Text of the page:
Foods contribute more to the total number of calories from added sugars among children and adolescents compared to beverages, according to a recently published data brief from the National Center for Health Statistics (NCHS) at the U.S. Centers for Disease Control and Prevention (CDC). About 16% of children and adolescents’ total caloric intake come from added sugars, according to data from the National Health and Nutrition Examination Survey (NHANES), 2005–2008. Fifty-nine percent of added sugar calories came from foods compared with 41% that came from beverages. The consumption of added sugars, which are sweeteners added to processed and prepared foods, has been associated with measures of cardiovascular disease risk among adolescents, including adverse cholesterol concentrations. Although the percent of daily calories derived from added sugars declined between 1999–2000 and 2007–2008, consumption of added sugars remains high in the diets of Americans. The 2010 Dietary Guidelines recommend limiting total intake of discretionary calories, which include added sugars and solid fats, to 5–15% of daily caloric intake, yet many Americans continue to exceed these recommendations. This data brief presented results for added sugar consumption among U.S. children and adolescents for 2005–2008.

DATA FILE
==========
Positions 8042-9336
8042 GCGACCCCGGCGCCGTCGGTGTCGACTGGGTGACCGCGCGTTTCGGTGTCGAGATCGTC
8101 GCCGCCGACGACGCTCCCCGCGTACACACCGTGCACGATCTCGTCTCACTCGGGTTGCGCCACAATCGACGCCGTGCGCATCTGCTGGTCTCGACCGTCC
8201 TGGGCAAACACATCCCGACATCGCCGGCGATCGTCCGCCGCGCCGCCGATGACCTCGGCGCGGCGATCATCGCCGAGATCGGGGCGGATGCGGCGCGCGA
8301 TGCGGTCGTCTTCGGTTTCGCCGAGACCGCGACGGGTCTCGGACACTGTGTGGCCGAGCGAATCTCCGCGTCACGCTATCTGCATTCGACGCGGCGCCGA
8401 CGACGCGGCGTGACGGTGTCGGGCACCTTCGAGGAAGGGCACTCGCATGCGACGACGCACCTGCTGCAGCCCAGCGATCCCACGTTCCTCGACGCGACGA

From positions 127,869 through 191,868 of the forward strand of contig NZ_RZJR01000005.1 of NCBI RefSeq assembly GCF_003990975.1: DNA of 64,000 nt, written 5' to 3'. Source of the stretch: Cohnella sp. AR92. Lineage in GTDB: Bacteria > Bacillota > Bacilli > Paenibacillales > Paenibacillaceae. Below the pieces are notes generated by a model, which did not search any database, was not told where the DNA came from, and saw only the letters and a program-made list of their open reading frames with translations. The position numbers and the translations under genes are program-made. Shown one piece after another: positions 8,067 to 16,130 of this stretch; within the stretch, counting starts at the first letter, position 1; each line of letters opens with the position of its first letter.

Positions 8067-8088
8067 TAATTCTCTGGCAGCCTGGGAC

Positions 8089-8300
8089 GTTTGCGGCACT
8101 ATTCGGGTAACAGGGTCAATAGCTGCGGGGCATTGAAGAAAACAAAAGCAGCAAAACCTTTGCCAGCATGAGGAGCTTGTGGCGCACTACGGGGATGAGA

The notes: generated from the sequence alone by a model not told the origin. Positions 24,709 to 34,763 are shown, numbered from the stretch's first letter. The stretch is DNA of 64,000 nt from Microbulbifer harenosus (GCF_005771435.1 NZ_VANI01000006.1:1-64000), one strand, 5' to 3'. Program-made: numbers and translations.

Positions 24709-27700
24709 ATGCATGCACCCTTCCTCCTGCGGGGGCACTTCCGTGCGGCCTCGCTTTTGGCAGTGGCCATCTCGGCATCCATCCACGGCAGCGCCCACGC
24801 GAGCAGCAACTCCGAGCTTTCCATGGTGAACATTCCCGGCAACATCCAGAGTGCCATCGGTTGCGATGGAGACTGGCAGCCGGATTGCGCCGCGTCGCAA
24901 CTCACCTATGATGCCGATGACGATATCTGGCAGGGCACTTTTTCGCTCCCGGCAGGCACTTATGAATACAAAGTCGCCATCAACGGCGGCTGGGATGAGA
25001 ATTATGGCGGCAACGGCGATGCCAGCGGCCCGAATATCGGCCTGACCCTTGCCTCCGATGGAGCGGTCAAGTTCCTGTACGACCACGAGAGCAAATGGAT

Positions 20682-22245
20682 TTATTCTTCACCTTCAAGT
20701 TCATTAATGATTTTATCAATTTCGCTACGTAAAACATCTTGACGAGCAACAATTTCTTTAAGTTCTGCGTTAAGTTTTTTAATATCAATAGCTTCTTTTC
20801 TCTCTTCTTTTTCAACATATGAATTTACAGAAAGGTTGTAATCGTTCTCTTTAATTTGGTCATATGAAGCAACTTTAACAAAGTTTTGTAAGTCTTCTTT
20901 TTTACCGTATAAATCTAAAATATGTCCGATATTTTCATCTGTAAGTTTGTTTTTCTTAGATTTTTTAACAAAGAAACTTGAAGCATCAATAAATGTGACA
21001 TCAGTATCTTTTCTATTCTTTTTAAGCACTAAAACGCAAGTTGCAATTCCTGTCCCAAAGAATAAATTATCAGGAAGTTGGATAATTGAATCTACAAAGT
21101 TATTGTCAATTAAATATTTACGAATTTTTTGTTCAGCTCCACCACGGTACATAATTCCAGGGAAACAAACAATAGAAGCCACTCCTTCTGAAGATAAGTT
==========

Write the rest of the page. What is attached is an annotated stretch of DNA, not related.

According to NHANES data, more of the added sugar calories were consumed at home rather than away from home for both beverages and foods, contrary to a previous report. These results are consistent with results for total caloric intakes. That is, 65% of the total calories that children and adolescents consumed were consumed at home. Slightly more than one-half of the added sugar calories from beverages were consumed at home (54%), while nearly two-thirds of the added sugars consumed from foods were consumed at home (66%). Boys consumed more added sugars than girls and preschool-aged children consumed the fewest calories from added sugars. Although girls consumed a smaller absolute amount of calories from added sugars than boys, their intakes were not that different from boys when the amounts are expressed as a percentage of total caloric intakes.